EDITORIAL: Thirdhand Smoke—What It Is and Why It May Be Causing Your Family Health Problems

EDITORIAL: Thirdhand Smoke—What It Is and Why It May Be Causing Your Family Health Problems

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You can expose your children, other family and friends to thirdhand smoke when they touch a contaminated surface or breathe in the residual nicotine that is off-gassing on the surfaces.

Most Arkansans know about the dangers of smoking and secondhand smoke, or smoke exhaled from burning cigarettes. But there’s a new phenomenon that is leading to serious disease, and Arkansans need to know and adjust their lifestyles accordingly.

Because we can stress it enough—smoking can cause disease and disability and harms nearly every organ of the body. More than 16 million Americans are living with a disease caused by smoking[1], and the Arkansas Department of Health says that tobacco kills more people than alcohol, AIDS, car crashes, illegal drugs, murders, and suicides combined.[2] For every person who dies because of smoking, at least 30 people live with a serious smoking-related illness. Smoking causes cancer, heart disease, stroke, lung diseases, diabetes, and chronic obstructive pulmonary disease (COPD), which includes emphysema and chronic bronchitis. Smoking also increases risk for tuberculosis, certain eye diseases, and problems of the immune system, including rheumatoid arthritis.1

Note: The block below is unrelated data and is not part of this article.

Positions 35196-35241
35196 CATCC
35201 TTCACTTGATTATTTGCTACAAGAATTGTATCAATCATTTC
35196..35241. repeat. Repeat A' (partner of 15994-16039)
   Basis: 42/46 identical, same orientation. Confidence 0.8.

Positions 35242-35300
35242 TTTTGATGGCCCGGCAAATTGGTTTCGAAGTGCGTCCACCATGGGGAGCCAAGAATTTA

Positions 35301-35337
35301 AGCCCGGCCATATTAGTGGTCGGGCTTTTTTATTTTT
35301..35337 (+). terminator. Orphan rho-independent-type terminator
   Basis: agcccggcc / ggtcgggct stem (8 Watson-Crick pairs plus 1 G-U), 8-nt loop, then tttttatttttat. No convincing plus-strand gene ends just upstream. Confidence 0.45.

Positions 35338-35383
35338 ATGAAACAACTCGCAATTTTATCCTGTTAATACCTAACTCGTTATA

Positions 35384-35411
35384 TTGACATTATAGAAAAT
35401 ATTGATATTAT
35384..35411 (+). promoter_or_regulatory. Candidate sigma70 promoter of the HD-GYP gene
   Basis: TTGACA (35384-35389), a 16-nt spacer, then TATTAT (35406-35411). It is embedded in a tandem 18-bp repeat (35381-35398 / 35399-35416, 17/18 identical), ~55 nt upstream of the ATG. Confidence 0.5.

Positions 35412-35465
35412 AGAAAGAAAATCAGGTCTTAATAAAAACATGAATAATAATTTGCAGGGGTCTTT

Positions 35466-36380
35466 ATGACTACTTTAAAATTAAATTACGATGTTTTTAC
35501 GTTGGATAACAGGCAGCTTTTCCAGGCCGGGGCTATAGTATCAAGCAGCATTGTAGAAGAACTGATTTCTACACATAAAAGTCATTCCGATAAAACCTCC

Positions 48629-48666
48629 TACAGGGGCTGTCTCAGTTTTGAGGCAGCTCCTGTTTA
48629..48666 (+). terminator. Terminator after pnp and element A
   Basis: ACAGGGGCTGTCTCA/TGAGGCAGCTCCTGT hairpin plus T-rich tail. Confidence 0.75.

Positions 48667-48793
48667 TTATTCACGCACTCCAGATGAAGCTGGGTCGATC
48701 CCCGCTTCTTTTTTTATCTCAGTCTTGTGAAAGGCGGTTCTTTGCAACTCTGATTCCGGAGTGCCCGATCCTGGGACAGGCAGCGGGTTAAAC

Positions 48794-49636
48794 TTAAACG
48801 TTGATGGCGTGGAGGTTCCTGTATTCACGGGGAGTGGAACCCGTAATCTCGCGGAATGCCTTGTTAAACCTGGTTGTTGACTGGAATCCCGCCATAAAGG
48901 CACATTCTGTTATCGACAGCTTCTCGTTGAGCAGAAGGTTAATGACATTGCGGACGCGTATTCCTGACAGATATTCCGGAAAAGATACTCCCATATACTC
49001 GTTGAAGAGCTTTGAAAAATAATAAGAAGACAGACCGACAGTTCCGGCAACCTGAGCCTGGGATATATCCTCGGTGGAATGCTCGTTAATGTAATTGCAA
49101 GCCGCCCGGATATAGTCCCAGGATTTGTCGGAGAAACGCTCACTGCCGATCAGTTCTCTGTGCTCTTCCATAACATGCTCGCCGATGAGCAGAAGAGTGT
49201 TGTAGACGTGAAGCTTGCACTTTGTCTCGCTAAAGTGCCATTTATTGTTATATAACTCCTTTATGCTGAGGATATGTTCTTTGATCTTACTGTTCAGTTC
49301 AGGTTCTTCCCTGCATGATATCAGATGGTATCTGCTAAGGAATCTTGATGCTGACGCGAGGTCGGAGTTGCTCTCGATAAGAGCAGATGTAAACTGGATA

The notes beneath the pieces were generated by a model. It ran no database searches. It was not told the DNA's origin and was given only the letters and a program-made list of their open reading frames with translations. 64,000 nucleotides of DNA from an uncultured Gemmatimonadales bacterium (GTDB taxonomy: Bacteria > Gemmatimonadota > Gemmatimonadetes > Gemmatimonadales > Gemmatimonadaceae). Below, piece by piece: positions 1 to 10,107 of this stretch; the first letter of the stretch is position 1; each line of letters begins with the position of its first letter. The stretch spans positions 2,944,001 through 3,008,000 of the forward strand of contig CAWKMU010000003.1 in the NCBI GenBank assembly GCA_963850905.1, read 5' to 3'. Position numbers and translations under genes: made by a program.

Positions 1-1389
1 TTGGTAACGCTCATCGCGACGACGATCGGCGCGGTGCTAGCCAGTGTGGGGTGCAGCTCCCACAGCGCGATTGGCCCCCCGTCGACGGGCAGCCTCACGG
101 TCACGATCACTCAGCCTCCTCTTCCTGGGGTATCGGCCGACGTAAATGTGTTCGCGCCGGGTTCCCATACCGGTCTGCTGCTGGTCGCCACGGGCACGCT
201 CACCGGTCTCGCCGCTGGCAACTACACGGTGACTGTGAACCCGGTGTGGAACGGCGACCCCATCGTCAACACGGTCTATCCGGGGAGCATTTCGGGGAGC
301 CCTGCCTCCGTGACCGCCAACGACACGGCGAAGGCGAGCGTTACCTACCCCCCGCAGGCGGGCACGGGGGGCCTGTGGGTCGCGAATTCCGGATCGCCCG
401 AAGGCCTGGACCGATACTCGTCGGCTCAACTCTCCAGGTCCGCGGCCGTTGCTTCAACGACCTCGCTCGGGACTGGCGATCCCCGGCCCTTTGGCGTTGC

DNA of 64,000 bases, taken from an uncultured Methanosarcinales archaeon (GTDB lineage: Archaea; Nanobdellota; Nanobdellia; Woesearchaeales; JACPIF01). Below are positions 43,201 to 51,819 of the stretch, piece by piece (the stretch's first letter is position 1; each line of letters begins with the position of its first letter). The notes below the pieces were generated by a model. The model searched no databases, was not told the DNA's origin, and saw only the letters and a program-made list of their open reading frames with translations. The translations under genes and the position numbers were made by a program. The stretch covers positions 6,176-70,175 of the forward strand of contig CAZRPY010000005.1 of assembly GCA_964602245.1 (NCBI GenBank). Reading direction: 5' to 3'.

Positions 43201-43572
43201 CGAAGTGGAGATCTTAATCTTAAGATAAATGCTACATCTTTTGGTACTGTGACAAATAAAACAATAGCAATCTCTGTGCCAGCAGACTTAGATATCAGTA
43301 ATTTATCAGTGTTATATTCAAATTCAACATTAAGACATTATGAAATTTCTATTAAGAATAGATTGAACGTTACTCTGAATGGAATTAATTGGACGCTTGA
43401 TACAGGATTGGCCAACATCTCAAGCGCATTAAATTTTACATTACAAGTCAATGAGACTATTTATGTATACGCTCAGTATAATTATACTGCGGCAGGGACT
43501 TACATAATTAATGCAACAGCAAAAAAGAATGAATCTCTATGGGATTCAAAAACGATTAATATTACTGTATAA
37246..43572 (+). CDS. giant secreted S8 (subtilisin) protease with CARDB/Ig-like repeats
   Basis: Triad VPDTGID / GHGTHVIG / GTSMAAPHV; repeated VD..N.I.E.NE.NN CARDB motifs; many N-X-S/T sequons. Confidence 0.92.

Exposure to secondhand smoke contributes to approximately 41,000 deaths among nonsmoking adults and 400 deaths in infants each year. Secondhand smoke causes stroke, lung cancer, and coronary heart disease in adults. Children who are exposed to secondhand smoke are at increased risk for sudden infant death syndrome, acute respiratory infections, middle ear disease, more severe asthma, respiratory symptoms, and slowed lung growth.1

Thirdhand smoke, however, isn’t smoke inhaled when the cigarette is burning. It’s all the residual nicotine and other chemicals that are left behind after the cigarette is out.

You can expose your children, other family and friends to thirdhand smoke when they touch a contaminated surface or breathe in the residual nicotine that is off-gassing on the surfaces.

So where can you find it? Thirdhand smoke clings to clothes, furniture, drapes, walls, bedding, carpets, dust, vehicles and other surfaces long after smoking has stopped.[3]

Children are especially at risk of thirdhand smoke because they touch surfaces and put objects in their mouths. Imagine a parent who responsibly takes their smoking outside to not expose their kids to secondhand smoke. But if that mom or dad comes back inside from smoking and then hugs their child or picks up the infant, that child has just been exposed to thirdhand smoke.

While more research is needed on the possible dangers, it’s believed thirdhand smoke can lead to harmful disease just as smoking and secondhand smoke can.

And because it builds up on surfaces over time, it can’t be eliminated simply by airing out rooms, opening windows, using fans or air conditioners, or smoking only in certain areas of a home. To remove the residue, hard surfaces, fabrics and upholstery need to be regularly cleaned.

The only way to protect nonsmokers from thirdhand smoke is to create a smoke-free environment. If you need help quitting tobacco, call Be Well Arkansas at 1-833-283-Well for resources to help you quit.

Author: Dr. Marian Evans, Program Coordinator, Minority Initiative Sub-Recipient Grant Office (MISRGO) at the University of Arkansas at Pine Bluff


[1] https://www.cdc.gov/tobacco/basic_information/health_effects/index.htm

[2] https://www.healthy.arkansas.gov/programs-services/topics/tobacco-prevention-and-cessation

[3] https://www.mayoclinic.org/healthy-lifestyle/adult-health/expert-answers/third-hand-smoke/faq-20057791

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